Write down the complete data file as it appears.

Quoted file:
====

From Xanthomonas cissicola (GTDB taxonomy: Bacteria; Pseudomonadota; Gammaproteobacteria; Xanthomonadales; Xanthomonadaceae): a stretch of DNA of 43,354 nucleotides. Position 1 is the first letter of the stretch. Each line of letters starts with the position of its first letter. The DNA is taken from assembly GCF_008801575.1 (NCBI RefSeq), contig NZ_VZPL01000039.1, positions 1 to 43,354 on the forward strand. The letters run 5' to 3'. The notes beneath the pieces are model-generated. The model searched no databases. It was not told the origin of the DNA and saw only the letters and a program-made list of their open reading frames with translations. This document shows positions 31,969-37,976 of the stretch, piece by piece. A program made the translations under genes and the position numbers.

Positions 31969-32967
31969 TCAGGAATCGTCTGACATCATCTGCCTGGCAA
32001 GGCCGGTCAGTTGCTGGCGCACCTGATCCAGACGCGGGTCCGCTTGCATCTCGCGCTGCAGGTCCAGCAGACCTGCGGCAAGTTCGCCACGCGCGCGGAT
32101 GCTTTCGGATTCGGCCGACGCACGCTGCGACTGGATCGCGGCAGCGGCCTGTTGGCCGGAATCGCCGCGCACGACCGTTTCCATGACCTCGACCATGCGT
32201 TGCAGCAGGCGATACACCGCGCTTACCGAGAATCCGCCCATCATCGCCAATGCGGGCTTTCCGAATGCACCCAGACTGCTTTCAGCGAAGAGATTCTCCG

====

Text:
From Xanthomonas cissicola (GTDB taxonomy: Bacteria; Pseudomonadota; Gammaproteobacteria; Xanthomonadales; Xanthomonadaceae): a stretch of DNA of 43,354 nucleotides. Position 1 is the first letter of the stretch. Each line of letters starts with the position of its first letter. The DNA is taken from assembly GCF_008801575.1 (NCBI RefSeq), contig NZ_VZPL01000039.1, positions 1 to 43,354 on the forward strand. The letters run 5' to 3'. The notes beneath the pieces are model-generated. The model searched no databases. It was not told the origin of the DNA and saw only the letters and a program-made list of their open reading frames with translations. This document shows positions 31,969-37,976 of the stretch, piece by piece. A program made the translations under genes and the position numbers.

Positions 31969-32967
31969 TCAGGAATCGTCTGACATCATCTGCCTGGCAA
32001 GGCCGGTCAGTTGCTGGCGCACCTGATCCAGACGCGGGTCCGCTTGCATCTCGCGCTGCAGGTCCAGCAGACCTGCGGCAAGTTCGCCACGCGCGCGGAT
32101 GCTTTCGGATTCGGCCGACGCACGCTGCGACTGGATCGCGGCAGCGGCCTGTTGGCCGGAATCGCCGCGCACGACCGTTTCCATGACCTCGACCATGCGT
32201 TGCAGCAGGCGATACACCGCGCTTACCGAGAATCCGCCCATCATCGCCAATGCGGGCTTTCCGAATGCACCCAGACTGCTTTCAGCGAAGAGATTCTCCG